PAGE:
Here we are...

...a group of Baby Boomers of sundry religious,
political and cultural orientations, who have been
meeting at the Voorheesville Public Library since 1991
to read and discuss each other's poems.

We include old fathers and young grandmothers,
artists and musicians, and run-of-the-mill eccentrics.
Writers are welcome to stop in and stay if they like us.

Some of Us

Some of Us
Dennis Sullivan, Beverly Osborne, Tom Corrado, Edie Abrams, Art Willis, Alan Casline (all seated); Paul Amidon, Mike Burke, Tim Verhaegen, Mark O'Brien, Barbara Vink, Philomena Moriarty

Friday, August 14, 2009

My Ant

Here is my ant. Poor, lonely, lost and, as the subject of my poem, with the exception of Rachael and Joyce, totally misunderstood. The guys were out in left field somewhere. The poem was ambiguous, deliberately so, but was definitely not sarcastic or about the homeless. Btw, O'bee, a morning survey shows that either "past" or "passed" is correct depending on my intent. So, I guess I scored a miss with this one, although everyone liked my photo.
That reminds me, we had a surreptitious photographer in our midst last night, as demonstrated by the following photos:

Good job, mysterious photographer.

I guess I'll work backwards today, starting with Edie's "beatific and blissful"-ly maternal offering re Caesar and Petey, her cat and dog children, and a thunderstorm. It was one of her best and I particularly like it. I also learned that algid means cool.

For reasons not too clear to me, the always entertaining Mr. Williams ripped his poem in half before passing it. I really enjoyed this one, too, and Art called it brilliant. I found out later that even Jim's twelve-year-old realized it was about sex - "watermarks of bliss" (at the laundromat with the bedsheets). Aha, lots of bliss and choirs tonight. Another word I didn't really know - palimpsest.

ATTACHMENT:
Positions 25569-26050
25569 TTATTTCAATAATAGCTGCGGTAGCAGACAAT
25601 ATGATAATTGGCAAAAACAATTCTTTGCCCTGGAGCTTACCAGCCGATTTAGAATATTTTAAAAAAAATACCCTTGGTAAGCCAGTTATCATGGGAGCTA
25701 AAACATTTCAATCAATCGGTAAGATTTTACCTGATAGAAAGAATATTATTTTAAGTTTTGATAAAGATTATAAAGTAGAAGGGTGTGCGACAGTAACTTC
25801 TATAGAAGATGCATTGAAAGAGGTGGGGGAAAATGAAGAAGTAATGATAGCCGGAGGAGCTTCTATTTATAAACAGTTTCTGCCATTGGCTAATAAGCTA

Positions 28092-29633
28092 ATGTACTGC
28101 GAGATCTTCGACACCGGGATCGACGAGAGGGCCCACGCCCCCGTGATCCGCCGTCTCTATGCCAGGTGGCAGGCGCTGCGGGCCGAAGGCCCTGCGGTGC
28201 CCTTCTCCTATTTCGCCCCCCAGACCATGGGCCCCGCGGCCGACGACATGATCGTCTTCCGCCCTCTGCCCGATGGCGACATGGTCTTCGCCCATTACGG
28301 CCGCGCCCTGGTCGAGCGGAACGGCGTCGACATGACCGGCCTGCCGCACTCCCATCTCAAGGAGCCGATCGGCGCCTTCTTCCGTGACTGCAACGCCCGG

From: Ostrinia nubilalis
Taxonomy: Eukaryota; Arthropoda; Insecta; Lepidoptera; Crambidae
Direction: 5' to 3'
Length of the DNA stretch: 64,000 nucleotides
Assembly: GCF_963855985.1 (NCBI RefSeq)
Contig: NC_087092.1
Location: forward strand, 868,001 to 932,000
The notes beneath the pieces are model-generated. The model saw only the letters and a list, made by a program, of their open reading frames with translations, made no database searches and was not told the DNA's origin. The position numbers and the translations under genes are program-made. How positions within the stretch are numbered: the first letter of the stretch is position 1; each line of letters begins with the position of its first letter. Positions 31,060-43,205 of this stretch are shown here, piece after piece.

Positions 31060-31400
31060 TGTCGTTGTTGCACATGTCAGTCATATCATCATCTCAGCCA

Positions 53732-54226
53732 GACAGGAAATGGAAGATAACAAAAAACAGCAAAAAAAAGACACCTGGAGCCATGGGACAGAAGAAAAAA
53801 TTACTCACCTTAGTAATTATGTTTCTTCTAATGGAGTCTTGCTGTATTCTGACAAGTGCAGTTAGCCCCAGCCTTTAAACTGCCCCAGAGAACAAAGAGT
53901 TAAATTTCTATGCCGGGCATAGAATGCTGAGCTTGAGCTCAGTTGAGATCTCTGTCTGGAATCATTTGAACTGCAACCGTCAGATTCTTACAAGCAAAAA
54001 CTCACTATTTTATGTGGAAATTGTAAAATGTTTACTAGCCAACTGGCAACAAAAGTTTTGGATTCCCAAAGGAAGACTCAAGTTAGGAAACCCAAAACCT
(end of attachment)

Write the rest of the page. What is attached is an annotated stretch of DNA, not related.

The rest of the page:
Lots of opinions on Tom's conceit and the definition of the word. He repeated "My conceit" in the same position all down the one side of the page, and the pro and cons opined. I offered that I thought some of the conceits were clever and some less so and should be worked on. One of the really good ones was the first: my conceit can be used as a substitute for salt.

THE BODY: Jim was ready to steal this from Larry- at least his ideas; Philomena called it incredible and everybody seemed to find it pretty perfect. As for me, Larry lights up my life.

Tim wrote a "really gothic" (Paul) poem and Tom said he really nailed it. I was a little unclear about the status of the father - I thought he was dead. We wanted to eliminate the eyeballs and replace with simply "vibrant blue eyes". Other than that, it was quite a lovely work.

Philomena is a high maintenance kind of gal, we found. Rachael complimented her on her economy of words. It was a funny and timely poem with a good humorous ending.

Okay, I don't have time to finish blogging today, so I will post this and the rest on Monday. We had a real full house with 14 of us in attendance. In case anyone wondered why I disappeared from Smitty's, I boxed up my chicken wings to eat at home in order to avoid a couple of drunks I knew :)).

Remember Philomena's picnic this Sunday and the Arboretum tonight.

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